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Jet Stream

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Hi,Is it possible to get any jet stream information in fs2002. I was wondering because it is important when planning you altitude(above or below a head wind). I know it changes from places, but how do real pilots or virtual pilots get that info.Thanks,Al

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Wow, thanks guys these look helpful! but i was wondering does the defualt FS2002 wx downloader actually pick acuarate weather as in real life???Al

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I see you got lots of info on sites providing upper wind data. On an upper wind prog (FL300, FL340 or FL390) it is usually pretty easy to pick out the jetstream. By definition, a jetstream is where the wind speed exceeds 60 knots. Just look for all the wind barbs with 1 or more filled in triangles (each triangle representing 50 knots)and a few 10 knot barbs added for good measure.With reference to you question about the default FS2K weather machine, my experience has been that it is unreliable and not accurate, particularly the winds aloft data. That is why most of the hard-core simmers (or at least those desiring a great level of realism) use FSMETEO or other similar program to import real-world weather and winds aloft info into FS2K.Kevin in CYOW

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would also suggest getting an addon for real world weather. i personally use FSMETEO and is well worth the money. FS2k2's default weather downloader isnt too reliable.so basically choose which addon you want. a freeware or a payware one. if its a freeware one then try actviesky, if its a payware one you want then get fsmeteo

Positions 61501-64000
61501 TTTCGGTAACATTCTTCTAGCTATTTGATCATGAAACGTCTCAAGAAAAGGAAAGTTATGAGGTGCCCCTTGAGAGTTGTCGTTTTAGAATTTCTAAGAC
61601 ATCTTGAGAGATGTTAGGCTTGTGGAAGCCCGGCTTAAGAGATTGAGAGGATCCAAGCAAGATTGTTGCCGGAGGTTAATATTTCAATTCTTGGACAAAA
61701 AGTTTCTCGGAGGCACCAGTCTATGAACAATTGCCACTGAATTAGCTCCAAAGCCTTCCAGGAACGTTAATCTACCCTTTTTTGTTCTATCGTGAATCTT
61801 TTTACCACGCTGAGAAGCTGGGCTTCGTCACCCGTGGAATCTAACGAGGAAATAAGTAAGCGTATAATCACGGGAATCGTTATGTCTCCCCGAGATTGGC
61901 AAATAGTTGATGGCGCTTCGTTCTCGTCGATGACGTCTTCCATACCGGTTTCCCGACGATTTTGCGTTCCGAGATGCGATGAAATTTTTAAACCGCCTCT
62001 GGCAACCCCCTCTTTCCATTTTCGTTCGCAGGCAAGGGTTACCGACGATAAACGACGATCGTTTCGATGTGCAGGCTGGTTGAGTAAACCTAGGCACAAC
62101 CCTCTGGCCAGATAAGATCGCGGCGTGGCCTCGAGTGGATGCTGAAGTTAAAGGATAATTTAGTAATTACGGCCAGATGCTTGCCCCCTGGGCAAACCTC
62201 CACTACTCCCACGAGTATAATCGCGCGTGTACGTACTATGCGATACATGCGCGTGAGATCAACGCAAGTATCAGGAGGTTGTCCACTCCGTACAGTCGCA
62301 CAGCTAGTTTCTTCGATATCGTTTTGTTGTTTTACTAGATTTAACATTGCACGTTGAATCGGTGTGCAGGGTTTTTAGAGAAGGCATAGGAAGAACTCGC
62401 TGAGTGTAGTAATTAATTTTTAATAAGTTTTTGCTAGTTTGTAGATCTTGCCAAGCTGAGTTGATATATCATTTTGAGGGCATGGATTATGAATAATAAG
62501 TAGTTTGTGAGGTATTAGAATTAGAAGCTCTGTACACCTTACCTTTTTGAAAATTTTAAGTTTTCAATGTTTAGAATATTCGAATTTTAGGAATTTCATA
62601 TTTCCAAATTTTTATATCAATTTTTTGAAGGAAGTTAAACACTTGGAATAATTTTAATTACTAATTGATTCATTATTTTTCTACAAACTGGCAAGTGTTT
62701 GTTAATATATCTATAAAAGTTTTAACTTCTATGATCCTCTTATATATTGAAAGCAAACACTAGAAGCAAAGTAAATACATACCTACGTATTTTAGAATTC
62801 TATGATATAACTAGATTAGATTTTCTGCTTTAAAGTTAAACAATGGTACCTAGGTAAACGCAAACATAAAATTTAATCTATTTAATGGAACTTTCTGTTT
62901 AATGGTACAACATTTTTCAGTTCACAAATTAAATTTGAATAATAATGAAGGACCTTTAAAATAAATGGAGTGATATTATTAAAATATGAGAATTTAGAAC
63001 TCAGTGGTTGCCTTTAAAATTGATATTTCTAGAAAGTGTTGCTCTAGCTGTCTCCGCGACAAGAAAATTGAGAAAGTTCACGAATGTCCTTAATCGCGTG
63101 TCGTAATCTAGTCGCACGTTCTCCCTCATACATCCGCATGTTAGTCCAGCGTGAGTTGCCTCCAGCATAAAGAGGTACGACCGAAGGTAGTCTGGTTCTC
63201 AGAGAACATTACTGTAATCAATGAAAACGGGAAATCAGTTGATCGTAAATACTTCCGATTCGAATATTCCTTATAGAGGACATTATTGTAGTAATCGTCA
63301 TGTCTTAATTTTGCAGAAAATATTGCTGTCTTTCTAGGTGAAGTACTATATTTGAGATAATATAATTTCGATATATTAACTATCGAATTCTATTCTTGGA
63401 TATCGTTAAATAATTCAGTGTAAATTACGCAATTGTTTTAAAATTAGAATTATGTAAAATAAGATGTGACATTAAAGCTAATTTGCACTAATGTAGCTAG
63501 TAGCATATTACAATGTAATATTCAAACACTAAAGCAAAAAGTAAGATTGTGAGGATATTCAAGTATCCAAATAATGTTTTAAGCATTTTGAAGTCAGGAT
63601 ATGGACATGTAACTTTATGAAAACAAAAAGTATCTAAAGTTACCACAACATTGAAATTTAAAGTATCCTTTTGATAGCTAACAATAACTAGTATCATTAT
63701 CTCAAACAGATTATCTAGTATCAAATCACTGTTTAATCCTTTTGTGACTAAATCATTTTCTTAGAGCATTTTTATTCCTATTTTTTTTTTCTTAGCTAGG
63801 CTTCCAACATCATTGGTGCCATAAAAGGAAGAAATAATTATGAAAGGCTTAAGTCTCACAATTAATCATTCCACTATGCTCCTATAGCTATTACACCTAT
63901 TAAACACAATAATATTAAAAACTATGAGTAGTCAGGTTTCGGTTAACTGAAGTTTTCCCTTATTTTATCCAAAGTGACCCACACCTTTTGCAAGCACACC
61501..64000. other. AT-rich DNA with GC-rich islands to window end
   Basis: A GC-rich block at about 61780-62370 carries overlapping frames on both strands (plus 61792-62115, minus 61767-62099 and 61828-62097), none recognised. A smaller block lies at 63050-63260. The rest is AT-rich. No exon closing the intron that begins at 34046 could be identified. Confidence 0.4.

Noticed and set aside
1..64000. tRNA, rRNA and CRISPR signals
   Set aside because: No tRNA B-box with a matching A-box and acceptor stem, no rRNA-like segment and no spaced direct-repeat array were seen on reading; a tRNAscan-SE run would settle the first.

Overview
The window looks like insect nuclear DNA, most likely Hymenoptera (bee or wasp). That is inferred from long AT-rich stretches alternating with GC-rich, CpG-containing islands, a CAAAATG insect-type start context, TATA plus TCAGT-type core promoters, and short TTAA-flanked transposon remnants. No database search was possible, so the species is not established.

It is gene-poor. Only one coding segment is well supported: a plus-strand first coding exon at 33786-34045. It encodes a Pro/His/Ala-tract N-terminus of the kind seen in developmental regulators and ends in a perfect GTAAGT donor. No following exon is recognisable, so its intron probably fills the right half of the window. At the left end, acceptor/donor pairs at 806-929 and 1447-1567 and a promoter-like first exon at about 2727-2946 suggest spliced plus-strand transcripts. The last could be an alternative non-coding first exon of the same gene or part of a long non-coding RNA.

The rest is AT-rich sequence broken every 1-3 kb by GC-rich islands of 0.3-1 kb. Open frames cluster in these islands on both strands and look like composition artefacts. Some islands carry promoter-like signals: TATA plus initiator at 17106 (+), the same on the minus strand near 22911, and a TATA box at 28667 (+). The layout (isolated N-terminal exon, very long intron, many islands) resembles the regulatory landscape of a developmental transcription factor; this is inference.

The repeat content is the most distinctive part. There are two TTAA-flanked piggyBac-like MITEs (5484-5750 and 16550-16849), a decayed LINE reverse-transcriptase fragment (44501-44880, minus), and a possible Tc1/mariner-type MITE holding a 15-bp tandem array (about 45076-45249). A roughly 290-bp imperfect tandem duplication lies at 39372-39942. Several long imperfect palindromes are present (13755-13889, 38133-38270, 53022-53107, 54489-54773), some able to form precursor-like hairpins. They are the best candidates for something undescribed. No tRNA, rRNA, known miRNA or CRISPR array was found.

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Here's a chart that covers the Arctic, N America, N Atlantic and Europe: http://www-users.york.ac.uk/~mdc1/jet.gif. It also shows major weather systems. I must admit I don't understand it all, so if someone is a met expert, I would be glad to hear from him/her..Edit: That last sentence showed the chart where I wrote the address. It is "http://www-users.york.ac.uk/~mdc1/jet.gif" See if that comes through as an address, not a chart..

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Can someone with FS Meteo tell me if it picks up specific weather for NZKK or if it uses NZAA or NZWP?ThanksBevan

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lynbrey,I don't know if I would call myself a met expert but I have received a great deal of practical weather training (Canadian military trained Instrument Check Pilot with an ATPL). As well, I have been using these charts for years and am pretty sure I know how to read/interpret them. Here is a quick ref guide:Always check the valid time and altitude coverage (in this case 00Z on 2 Nov 02 and from FL 250 to FL 600) to make sure you have the right map!boxed figures represent the local Tropopause height. Boxed figures with the triangle shaped bottom represent the lowest trop height in that area. Boxed figures with the triangle shaped top represent the highest trop height in that area. Solid black line represents the path of the jet stream. Each black triangle on the jet stream represents 50 knots of wind speed. Each barb represents 10 knots.Double hash lines crossing the jetstream represent a 20 knot change in core windspeedNumbers like FL300 immediately below the jetsteam indicate at what FL the core is at.boxed numbers with arrows pointing to cloud areas represent areas of signicant wx (usually thunderstorms) with the top number representing the tops and the bottom number representing the bottom (it will be xxx if the bottom is below the area covered by this chart (FL250).Areas of Clear Air Turbulence (CAT)are enclosed in broken lines the the tops and bottoms indicated as for the sig weather. Was there a specifc question you had about how the data is presented?Kevin in CYOW